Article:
Major Scarlet Fever Outbreak Strikes Britain, 'Hundreds of Children' Infected So Far
480 cases of 'old world' infection recorded across England and Wales this week
British medical professionals are battling to contain a major outbreak of scarlet fever, as hundreds of cases of the "old world" disease have been recorded across England and Wales in the past week.
Officials are reporting a large spike in children falling ill with the infection, with a staggering 480 cases recorded just this week.
The Victorian-era infectious disease is largely a childhood affliction and mostly infests kids aged between two and eight.
The historically dangerous illness is far less serious in the modern-day as the disease can be treated with antibiotics.
Scarlet fever is typically characterized by a bright red rash and a sore throat, yet cases of scarlet fever are in far fewer numbers in Britain in recent decades as modern medicine keeps the illness under control.
Despite this, hundreds of new cases of the infectious disease have been reported across England and Wales in recent weeks, according to the Mirror.
Some 480 cases of scarlet fever were recorded in the week ending December 1, according to health officials.
The highest number of recent cases were seen across the North West, with 105, Yorkshire and the Humber, with 53, and the East Midlands, where 59 cases were recorded.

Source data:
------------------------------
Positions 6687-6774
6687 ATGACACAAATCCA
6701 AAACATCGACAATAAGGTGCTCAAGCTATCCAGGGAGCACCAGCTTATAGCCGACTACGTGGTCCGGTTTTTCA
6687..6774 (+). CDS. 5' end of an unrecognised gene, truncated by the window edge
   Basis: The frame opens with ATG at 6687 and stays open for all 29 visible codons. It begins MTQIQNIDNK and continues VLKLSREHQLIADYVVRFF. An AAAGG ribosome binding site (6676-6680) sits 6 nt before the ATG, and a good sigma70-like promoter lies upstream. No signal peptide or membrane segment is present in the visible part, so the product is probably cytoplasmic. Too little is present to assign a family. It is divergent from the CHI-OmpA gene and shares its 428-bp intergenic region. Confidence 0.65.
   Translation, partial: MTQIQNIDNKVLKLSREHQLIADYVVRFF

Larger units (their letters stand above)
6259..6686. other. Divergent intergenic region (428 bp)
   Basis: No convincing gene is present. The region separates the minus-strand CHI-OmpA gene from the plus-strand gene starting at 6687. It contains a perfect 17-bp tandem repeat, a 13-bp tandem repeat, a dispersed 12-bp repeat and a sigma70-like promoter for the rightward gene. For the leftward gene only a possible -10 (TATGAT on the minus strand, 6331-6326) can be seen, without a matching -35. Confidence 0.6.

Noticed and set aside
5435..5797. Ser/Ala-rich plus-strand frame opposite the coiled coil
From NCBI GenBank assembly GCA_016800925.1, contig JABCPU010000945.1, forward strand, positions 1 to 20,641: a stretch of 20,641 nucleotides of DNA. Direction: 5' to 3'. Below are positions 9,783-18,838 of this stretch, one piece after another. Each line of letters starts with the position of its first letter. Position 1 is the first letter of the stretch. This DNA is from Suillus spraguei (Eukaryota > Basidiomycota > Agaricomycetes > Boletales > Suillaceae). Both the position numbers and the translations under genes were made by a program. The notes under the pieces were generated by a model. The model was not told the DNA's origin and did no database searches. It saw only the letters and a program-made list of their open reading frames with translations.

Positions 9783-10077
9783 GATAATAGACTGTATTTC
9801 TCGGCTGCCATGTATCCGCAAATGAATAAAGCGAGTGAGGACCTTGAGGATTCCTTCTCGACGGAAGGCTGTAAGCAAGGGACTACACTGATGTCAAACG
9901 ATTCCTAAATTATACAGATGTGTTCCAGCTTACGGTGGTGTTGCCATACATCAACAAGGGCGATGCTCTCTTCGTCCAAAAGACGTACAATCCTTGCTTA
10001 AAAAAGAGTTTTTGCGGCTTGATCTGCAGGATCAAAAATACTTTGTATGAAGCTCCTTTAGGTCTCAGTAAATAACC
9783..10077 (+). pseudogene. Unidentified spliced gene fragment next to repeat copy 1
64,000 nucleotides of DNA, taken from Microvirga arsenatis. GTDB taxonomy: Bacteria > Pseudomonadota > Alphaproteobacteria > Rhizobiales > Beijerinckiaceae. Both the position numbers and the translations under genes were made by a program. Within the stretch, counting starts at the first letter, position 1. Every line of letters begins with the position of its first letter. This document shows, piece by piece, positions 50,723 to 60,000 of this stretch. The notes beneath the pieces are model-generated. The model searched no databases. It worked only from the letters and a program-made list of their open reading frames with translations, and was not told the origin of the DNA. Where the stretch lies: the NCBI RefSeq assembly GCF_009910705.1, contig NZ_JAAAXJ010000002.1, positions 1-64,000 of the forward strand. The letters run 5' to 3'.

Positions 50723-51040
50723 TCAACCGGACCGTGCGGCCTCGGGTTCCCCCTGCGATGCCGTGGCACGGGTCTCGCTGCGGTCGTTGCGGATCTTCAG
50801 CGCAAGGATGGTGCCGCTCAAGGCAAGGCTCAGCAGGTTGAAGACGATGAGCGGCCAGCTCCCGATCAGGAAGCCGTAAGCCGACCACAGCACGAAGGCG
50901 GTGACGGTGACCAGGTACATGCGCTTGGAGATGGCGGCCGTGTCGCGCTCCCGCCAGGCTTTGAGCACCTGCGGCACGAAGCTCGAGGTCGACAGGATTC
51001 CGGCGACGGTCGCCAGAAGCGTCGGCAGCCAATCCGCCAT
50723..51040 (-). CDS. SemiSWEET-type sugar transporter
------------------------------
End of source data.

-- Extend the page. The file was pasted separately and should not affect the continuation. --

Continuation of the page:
Across London, 54 cases of scarlet fever have been recently diagnosed, with another 36 in outer London, according to health officials.
Between 18 November and 24 November, some 419 cases were recorded nationwide.
This compares to 281 cases across England and Wales which were seen in the week ending November 3.
It isn't unusual to see a spike in the number of recorded cases at this time of year as scarlet fever is seasonal, a Public Health England spokesman said.
Since 2014, the number of cases has risen significantly with between 15,000 and 30,000 diagnosed across England each year, Public Health England said.
Health officials also previously recorded a significant rise from 2013, when 4,366 cases of scarlet fever were seen, to 17,829 three years later.
Almost all cases of scarlet fever occur in those under 10, and the disease can be treated with a 10-day course of antibiotics.
Scarlet fever is a highly contagious affliction that is spread by close contact with someone already carrying the bacteria.
It can then take up to five days to develop symptoms after exposure.
These symptoms include a high temperature, usually of 38C or above, a sore throat and swollen neck glands.
A bright red rash typically develops a few days later.
Last April, the British Medical Journal noted the rates of scarlet fever in England had reached the highest point for 50 years.